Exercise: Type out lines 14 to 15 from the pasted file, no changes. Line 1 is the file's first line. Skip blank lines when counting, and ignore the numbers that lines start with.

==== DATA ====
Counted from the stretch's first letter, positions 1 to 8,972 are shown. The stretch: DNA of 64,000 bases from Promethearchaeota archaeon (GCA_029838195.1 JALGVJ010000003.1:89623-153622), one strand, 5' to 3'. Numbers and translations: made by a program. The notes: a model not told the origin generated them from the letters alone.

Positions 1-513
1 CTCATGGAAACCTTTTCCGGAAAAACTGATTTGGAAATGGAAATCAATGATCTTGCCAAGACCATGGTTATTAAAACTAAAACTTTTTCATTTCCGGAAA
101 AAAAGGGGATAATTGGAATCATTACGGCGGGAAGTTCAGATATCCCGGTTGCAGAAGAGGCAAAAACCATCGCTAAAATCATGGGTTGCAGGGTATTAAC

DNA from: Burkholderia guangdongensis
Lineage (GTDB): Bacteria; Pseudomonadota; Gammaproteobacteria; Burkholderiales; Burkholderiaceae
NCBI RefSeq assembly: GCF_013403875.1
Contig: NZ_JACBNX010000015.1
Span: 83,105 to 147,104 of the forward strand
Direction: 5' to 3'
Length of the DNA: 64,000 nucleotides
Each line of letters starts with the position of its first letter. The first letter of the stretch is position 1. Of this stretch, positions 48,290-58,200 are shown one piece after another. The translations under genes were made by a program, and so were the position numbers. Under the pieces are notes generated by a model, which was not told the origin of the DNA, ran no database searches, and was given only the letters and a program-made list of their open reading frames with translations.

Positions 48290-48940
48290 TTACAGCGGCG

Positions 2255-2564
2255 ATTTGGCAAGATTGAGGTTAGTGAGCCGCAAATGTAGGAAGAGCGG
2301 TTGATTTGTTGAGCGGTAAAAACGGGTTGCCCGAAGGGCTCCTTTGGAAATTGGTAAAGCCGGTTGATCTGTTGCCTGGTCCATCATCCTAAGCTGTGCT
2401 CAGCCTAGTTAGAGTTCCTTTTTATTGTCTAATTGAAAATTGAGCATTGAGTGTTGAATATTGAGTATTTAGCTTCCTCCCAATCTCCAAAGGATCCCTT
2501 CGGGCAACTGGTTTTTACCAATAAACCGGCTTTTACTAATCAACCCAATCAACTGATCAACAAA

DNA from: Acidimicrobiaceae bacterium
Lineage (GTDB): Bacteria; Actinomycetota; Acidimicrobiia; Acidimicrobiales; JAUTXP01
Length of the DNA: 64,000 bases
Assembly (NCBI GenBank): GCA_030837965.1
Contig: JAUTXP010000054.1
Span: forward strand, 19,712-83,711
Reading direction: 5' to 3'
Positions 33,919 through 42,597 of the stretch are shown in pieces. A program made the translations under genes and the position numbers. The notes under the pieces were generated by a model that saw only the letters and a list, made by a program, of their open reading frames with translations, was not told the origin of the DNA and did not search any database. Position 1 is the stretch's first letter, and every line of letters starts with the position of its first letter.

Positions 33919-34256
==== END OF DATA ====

48290 TTACAGCGGCG

Positions 2255-2564